Pelosi says most progressives ready to back infrastructure bill

The speaker delayed a planned vote amid pushback from the House Progressive Caucus

House Speaker Nancy Pelosi struck an optimistic tone after she was forced to delay a planned vote on the bipartisan infrastructure bill on Thursday night, asserting in a letter to colleagues that most progressive lawmakers who opposed her timeline are still committed to backing the legislation.

"As you know by now, the House will postpone the vote on the [Bipartisan Infrastructure Framework]," Pelosi said in the letter. "The good news is that most Members who were not prepared for a yes vote today have expressed their commitment to support the BIF. I thank the overwhelming number of House Democrats who support both the BIF and the Build Back Better Act. It is both heartening and impressive to observe the strength of Members’ engagement in the discussion."

The vote was delayed amid pushback from the House Progressive Caucus. The far-left group said its members had "overwhelmingly voted to endorse" a scaled-back version of President Biden’s social spending bill but warned they would not vote to pass the Senate’s bipartisan infrastructure bill unless a finalized version of the spending bill was brought up at the same time.


House Speaker Nancy Pelosi of Calif., listens to a question from a reporter during a news conference on Capitol Hill in Washington, Thursday, Oct. 28, 2021. (AP Photo/Andrew Harnik) (AP Newsroom)

The Caucus said the dual vote "cannot be accomplished without legislative text that can be fully assessed and agreed upon by all parties, including 218 Representatives and all 50 senators in the Democratic Caucus."

Pelosi noted the full text of the spending bill was available for review, adding that the House Budget Committee had released "a section-by-section analysis of the legislation."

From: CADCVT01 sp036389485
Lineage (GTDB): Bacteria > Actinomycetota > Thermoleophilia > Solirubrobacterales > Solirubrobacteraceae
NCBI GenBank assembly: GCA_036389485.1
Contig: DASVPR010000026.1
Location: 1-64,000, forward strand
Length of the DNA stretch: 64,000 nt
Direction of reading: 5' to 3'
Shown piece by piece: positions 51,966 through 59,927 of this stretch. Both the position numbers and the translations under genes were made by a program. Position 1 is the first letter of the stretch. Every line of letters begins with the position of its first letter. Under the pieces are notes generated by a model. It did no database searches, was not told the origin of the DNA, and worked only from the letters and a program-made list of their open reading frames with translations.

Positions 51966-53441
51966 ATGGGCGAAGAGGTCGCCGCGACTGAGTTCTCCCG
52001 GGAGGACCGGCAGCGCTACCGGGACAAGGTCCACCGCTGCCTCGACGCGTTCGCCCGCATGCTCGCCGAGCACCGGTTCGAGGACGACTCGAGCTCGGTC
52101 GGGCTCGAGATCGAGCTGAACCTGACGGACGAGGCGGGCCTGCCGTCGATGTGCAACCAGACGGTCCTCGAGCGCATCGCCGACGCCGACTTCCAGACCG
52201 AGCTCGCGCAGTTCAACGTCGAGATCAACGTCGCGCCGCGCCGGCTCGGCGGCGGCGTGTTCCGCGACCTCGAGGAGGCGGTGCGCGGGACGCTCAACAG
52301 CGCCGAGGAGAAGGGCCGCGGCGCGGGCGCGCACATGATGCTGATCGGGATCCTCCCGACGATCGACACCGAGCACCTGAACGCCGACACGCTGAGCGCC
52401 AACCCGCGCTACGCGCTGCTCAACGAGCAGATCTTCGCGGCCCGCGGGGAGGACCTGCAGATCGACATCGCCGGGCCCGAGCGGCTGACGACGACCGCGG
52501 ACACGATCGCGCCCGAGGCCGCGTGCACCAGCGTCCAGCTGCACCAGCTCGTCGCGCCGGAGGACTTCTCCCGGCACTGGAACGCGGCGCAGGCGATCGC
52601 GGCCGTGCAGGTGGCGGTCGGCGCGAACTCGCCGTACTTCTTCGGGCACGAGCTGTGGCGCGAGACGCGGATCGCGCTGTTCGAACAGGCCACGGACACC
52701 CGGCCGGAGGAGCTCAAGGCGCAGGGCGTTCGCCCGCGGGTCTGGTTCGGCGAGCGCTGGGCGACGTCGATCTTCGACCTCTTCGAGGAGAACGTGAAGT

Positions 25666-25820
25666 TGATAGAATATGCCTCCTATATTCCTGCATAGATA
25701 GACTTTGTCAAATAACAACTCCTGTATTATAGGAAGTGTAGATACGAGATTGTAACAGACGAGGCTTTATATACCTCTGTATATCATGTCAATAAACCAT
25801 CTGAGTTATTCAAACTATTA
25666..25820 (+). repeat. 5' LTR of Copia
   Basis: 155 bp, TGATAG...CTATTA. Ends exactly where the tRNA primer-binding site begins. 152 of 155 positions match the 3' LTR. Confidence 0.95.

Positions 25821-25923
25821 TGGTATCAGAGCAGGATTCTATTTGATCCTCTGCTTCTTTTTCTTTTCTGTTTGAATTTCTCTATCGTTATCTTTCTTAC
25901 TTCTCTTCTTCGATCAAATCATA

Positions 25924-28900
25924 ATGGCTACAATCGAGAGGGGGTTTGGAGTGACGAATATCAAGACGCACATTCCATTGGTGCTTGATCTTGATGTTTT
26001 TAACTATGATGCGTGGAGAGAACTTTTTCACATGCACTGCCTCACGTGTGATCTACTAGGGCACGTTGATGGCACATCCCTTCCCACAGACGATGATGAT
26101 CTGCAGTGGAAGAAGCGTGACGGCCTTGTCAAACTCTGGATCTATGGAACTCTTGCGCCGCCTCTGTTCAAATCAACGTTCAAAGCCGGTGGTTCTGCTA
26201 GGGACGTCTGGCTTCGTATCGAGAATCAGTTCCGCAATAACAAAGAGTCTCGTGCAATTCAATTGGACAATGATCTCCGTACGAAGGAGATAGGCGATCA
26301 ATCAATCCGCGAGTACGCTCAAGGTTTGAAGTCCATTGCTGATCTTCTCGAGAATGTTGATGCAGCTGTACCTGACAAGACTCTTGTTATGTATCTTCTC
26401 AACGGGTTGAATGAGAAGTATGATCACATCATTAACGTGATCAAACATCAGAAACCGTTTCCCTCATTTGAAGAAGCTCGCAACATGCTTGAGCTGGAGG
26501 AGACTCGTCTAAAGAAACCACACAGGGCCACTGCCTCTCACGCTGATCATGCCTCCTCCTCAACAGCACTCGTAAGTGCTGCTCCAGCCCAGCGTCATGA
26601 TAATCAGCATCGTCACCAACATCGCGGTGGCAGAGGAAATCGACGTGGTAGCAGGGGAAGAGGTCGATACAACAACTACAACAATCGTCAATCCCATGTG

Rep. Pramila Jayapal, D-Wash., speaks to reporters as she walks out of a House Democratic Progressive Caucus meeting on Capitol Hill in Washington, Thursday, Oct. 28, 2021. (AP Photo/Andrew Harnik) (AP Newsroom)

"Your feedback is welcome and necessary, soon, to assist the Rules Committee as it prepares the BBB legislation for Floor action," Pelosi added. "As you may recall, we are ready for the Floor vote on the BIF, because the debate on the rule and the bill have already occurred. Thank you for your leadership For The People."

While Pelosi and others have touted mounting support for both pieces of legislation, it remains unclear if Democratic leaders can garner enough votes to pass them. Moderate Senate holdouts Joe Manchin and Kyrsten Sinema expressed support for the framework in principle, but they have yet to publicly endorse the "Build Back Better Act" for passage.

White House press secretary Jen Psaki speaks during the daily briefing at the White House in Washington, Wednesday, Oct. 27, 2021. (AP Photo/Susan Walsh) (AP Photo/Susan Walsh / AP Newsroom)

The fate of Biden’s signature legislative push could have major implications for the 2022 midterms, with a failure to reach a consensus likely to damage Democratic prospects in Congress. 


White House press secretary Jen Psaki said the administration was "confident" both bills would soon be passed.

"Legislative text is starting to become public, and the road to passing both critical parts of the President’s plan to make our economy deliver for middle class families — not just the wealthy — is clearer than ever," Psaki said in a statement.